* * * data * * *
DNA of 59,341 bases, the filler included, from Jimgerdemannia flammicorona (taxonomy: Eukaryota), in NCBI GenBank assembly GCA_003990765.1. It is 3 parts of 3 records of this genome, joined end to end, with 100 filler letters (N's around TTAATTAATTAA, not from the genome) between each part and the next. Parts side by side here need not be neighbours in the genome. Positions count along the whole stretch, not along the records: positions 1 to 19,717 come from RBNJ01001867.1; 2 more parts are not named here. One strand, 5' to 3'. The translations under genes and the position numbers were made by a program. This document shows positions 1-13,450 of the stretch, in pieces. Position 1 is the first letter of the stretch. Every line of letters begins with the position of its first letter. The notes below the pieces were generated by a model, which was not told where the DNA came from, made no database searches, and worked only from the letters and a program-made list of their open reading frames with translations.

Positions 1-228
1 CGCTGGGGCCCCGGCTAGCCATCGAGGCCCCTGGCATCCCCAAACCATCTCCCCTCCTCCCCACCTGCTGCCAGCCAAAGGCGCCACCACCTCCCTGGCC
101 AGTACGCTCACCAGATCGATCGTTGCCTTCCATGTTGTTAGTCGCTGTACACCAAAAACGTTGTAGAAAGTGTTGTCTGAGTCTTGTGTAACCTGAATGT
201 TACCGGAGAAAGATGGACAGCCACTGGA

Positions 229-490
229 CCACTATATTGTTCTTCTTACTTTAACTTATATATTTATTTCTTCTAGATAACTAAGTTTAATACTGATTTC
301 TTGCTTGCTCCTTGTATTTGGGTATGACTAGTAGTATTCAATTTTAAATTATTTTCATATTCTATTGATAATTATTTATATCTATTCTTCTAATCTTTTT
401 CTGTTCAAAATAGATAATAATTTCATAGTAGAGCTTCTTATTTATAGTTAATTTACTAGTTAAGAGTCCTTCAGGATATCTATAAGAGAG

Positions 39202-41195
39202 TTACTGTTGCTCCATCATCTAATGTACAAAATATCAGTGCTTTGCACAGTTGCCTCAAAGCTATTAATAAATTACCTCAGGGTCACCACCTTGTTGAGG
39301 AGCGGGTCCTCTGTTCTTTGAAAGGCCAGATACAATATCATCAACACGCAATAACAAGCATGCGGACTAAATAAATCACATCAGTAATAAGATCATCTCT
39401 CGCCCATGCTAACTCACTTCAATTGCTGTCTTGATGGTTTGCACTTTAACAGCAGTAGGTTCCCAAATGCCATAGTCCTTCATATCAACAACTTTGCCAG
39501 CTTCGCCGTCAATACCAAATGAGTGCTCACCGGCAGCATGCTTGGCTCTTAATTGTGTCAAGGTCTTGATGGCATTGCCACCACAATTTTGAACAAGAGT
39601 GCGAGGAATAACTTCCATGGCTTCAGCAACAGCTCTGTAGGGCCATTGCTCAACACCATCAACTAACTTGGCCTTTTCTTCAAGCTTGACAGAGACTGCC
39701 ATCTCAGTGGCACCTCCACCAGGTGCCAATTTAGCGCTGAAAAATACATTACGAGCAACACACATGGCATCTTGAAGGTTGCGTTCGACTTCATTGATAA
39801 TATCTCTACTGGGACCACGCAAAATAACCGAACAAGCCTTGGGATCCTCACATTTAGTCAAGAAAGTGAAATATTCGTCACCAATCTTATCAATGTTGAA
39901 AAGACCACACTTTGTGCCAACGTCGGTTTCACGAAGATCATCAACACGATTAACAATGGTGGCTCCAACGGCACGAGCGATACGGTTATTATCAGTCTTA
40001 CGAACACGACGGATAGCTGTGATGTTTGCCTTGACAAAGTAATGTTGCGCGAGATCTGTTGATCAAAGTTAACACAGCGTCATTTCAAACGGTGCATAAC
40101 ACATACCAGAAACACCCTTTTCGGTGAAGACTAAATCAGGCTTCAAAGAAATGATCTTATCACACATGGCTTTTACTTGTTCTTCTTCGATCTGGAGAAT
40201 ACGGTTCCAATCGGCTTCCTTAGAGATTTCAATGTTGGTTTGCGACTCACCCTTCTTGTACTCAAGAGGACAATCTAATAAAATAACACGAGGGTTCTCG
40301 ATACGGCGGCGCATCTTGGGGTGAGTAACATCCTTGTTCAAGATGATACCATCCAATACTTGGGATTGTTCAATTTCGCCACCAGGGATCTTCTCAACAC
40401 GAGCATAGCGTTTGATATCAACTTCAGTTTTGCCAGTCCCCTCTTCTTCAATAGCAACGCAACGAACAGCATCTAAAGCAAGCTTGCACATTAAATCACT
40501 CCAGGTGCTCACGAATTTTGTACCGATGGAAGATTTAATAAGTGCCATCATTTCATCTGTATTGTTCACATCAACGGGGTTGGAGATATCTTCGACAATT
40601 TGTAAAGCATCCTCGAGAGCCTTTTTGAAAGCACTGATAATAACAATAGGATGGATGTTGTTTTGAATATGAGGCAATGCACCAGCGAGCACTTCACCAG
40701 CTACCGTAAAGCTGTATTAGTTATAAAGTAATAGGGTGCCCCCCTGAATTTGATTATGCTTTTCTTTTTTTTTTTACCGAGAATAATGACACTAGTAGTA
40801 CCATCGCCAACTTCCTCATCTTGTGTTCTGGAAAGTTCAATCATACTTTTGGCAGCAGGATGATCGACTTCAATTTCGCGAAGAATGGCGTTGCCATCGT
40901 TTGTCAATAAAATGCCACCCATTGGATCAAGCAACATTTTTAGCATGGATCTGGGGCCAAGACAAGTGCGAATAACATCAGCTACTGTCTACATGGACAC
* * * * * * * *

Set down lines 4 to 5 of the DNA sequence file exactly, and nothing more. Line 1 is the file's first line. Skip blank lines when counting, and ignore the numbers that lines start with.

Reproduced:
101 AGTACGCTCACCAGATCGATCGTTGCCTTCCATGTTGTTAGTCGCTGTACACCAAAAACGTTGTAGAAAGTGTTGTCTGAGTCTTGTGTAACCTGAATGT
201 TACCGGAGAAAGATGGACAGCCACTGGA